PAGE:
3 Young people are more likely to follow these standards if they have strong bonds with their families, schools, and communities. These bonds can be kept strong by offering young people opportunities for meaningful involvement in their families, schools, and communities; by teaching them the skills they need to be successful in their involvement; and by recognizing them for their efforts and accomplishments. And finally, certain individual characteristics, such as a positive social orientation and a resilient temperament, support young people in taking advantage of the opportunities they are offered and may even help define the types of opportunities that will be meaningful to them. For more information on the risk and protective factor theory, consult Hawkins, J. D., Catalano, R. R., & Miller, J. Y. (1992) and Hawkins, J. D. (2002). Actively Creating Healthy Communities Research supports the importance of a community focus. Risk and protective factors are found in all aspects of the community: schools, families, individuals, and the community. Community efforts can affect the entire local environment, including community norms, values, and policies. Because substance abuse is a phenomenon influenced by multiple risk factors, its prevention may be most effectively accomplished with a combination of interventions. A community-wide approach promotes the development of strong bonds to family, community, and school. Because community approaches are likely to involve a wide spectrum of individuals, groups, and organizations, they create a base of support for behavior change. The firm support of community leaders and their involvement in a prevention effort are likely to lead to long-term behavior change. This reallocation of resources to reduce risk factors and enhance protective factors becomes feasible with support from community leaders. Programs and strategies gradually become integrated into the regular services and activities of local organizations and institutions. The community-wide focus creates a synergy; the whole is more powerful than the sum of its parts. Because many attempts to change families, schools, and other institutions have operated in isolation, they have had limited success. For meaningful change to occur, multiple interconnected forces within the community must begin to share a vision and agenda. Six strategies for creating a comprehensive community approach to prevention will be discussed later in this section. Portions of the Risk Factors/Protective Factors Approach were reprinted with permission from Developmental Research and Programs, Seattle, WA, developers of Communities That Care, an operating system for risk- and protective-factor-focused prevention. 1990, 1991, 1992, 1993, 1994, 1995, Channing Bete Company, Inc. All rights reserved. Reproduced with permission of the publisher.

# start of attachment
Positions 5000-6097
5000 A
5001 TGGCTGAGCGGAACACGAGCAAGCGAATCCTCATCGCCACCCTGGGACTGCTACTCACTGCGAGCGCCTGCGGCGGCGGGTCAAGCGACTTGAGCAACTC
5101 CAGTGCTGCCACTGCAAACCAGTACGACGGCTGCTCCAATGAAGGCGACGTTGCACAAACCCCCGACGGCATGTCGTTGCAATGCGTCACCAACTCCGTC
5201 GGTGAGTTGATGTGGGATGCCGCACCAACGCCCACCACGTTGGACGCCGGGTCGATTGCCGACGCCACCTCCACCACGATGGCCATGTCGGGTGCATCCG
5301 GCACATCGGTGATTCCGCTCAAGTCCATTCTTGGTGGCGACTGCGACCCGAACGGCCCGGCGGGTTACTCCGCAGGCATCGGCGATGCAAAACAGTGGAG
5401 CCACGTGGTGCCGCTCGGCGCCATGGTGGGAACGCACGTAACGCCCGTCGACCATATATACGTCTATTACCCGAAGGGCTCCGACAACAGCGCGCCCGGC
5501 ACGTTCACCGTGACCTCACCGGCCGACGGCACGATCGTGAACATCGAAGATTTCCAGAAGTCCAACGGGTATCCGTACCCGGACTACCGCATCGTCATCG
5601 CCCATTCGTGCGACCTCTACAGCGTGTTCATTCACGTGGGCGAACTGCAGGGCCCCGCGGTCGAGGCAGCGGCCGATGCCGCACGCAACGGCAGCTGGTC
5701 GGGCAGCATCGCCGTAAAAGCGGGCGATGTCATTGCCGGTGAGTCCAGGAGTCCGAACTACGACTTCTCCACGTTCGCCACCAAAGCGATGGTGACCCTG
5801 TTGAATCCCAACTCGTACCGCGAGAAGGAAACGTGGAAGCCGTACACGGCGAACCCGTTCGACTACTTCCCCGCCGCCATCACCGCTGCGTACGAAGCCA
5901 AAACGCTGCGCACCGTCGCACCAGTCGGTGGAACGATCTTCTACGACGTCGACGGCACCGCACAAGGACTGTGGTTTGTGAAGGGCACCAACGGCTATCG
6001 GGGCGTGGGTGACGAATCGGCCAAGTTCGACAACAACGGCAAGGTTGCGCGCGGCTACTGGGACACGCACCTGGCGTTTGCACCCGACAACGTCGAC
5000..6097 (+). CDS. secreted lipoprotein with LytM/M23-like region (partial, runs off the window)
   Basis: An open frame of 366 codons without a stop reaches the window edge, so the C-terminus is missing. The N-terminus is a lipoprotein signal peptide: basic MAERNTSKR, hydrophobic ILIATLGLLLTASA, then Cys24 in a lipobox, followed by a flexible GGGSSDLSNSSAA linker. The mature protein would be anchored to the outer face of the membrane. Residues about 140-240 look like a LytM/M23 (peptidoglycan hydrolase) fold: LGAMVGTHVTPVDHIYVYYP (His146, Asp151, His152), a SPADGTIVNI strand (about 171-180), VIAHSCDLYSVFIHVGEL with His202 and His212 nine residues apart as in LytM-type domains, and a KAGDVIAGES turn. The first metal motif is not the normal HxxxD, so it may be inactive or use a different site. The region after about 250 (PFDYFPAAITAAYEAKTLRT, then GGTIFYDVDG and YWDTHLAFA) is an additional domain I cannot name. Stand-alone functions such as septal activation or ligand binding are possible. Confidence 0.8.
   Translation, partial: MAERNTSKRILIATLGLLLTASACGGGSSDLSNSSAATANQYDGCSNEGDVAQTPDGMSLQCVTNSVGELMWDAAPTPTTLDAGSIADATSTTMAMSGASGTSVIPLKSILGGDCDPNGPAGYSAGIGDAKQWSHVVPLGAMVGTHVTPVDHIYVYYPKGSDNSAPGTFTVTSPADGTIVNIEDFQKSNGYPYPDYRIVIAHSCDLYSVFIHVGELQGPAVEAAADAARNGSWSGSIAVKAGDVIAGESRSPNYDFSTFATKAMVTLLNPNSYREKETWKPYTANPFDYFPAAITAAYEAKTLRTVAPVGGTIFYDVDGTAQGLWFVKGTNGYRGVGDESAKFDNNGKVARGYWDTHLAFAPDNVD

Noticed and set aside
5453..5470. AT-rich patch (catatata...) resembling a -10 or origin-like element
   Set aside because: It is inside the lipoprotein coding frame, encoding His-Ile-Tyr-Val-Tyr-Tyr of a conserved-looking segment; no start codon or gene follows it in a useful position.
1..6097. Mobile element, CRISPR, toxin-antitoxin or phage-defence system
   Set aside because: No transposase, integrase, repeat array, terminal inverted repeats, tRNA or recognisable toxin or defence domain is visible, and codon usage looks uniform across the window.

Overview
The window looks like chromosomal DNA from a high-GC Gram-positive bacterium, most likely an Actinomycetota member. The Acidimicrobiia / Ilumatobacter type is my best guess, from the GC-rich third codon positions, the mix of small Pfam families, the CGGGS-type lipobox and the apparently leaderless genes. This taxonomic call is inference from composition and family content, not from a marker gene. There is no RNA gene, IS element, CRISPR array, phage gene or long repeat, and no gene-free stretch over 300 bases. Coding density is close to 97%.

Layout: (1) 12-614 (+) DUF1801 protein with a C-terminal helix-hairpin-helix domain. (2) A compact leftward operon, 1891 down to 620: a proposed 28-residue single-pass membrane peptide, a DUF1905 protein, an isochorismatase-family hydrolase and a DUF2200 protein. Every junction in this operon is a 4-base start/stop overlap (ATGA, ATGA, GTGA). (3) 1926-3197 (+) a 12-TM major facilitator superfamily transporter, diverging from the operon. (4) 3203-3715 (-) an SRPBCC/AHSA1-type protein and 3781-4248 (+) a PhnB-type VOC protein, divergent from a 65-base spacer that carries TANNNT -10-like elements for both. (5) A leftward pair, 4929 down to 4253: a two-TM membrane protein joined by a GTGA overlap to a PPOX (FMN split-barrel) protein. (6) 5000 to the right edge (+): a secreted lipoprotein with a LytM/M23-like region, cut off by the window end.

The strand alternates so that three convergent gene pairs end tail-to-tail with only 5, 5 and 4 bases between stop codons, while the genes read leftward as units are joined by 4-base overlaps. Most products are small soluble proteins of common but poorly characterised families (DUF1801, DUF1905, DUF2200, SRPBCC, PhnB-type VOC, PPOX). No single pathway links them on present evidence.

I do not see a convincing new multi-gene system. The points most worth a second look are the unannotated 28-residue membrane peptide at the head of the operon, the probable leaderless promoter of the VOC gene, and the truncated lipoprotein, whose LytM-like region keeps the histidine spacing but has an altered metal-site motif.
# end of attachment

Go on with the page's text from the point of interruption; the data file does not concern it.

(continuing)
4 RISK & PROTECTIVE FACTOR FRAMEWORK INFORMATION SHEET Prevention according to the risk factors/protective factors theory is based on a simple premise: To prevent a problem, we need to identify the factors that increase the risk that the problem will develop and then find ways to reduce the risk. At the same time, we must identify those protective factors that buffer individuals from the risk factors in their environments and then find ways to increase the protection. Risk-and protective-factor-focused prevention is based on the work of J. David Hawkins, Ph.D., Richard F. Catalano, Ph.D., and a team of researchers at the University of Washington in Seattle. In the early 1980s, they conducted a review of 30 years of youth substance abuse and delinquency research and identified risk factors for adolescent drug abuse and delinquency. They have continually updated this review. Other researchers including Joy Dryfoos, Robert Slavin, and Richard Jessor have reviewed the literature on behavior problems, such as school dropout, teen pregnancy, and violence, and the identified risk factors of these problems. Recently, risk factors have been identified for a sixth adolescent problem behavior, depression, and anxiety. Young people who are at risk of juvenile delinquency, substance abuse, school dropout, teenage pregnancy, violence, or depression and anxiety are more likely to be at risk in other ways as well. Furthermore, all of these teen problems share many common risk factors. Before looking at the risk factors and the problems they predict, it is important to establish a working definition of the terms delinquency and violence. For our purposes, delinquency is defined as crimes committed by juveniles younger than 18. Violence is defined as acts against a person that involve physical harm or the threat of physical harm. The primary focus of substance abuse prevention programs is reducing substance abuse; however, since problem behaviors including substance abuse, violence, delinquency, teenage pregnancy, school dropout, and depression and anxiety share many common risk factors, reducing common risk factors is likely to reduce multiple problem behaviors. The following is a summary of the research-based risk factors and the problem behaviors they predict. Community Risk Factors: Availability of Drugs - Substance Abuse and Violence The more available drugs are in a community, the higher the risk that young people will abuse drugs in the community. Perceived availability of drugs is also associated with risk. In schools where children just think that drugs are more available, a higher rate of drug use occurs. Community Laws and Norms Favorable Toward Drug Use, Firearms, and Crime - Substance Abuse, Delinquency, and Violence Community norms the attitudes and policies a community holds about drug use and crime are communicated in a variety of ways: through laws and written policies, through informal social practices, and through the expectations parents and other members of the community have of young people. One example of how community law can affect drug use is the taxation of alcoholic beverages. Higher rates of taxation decrease the rate of alcohol use at every level of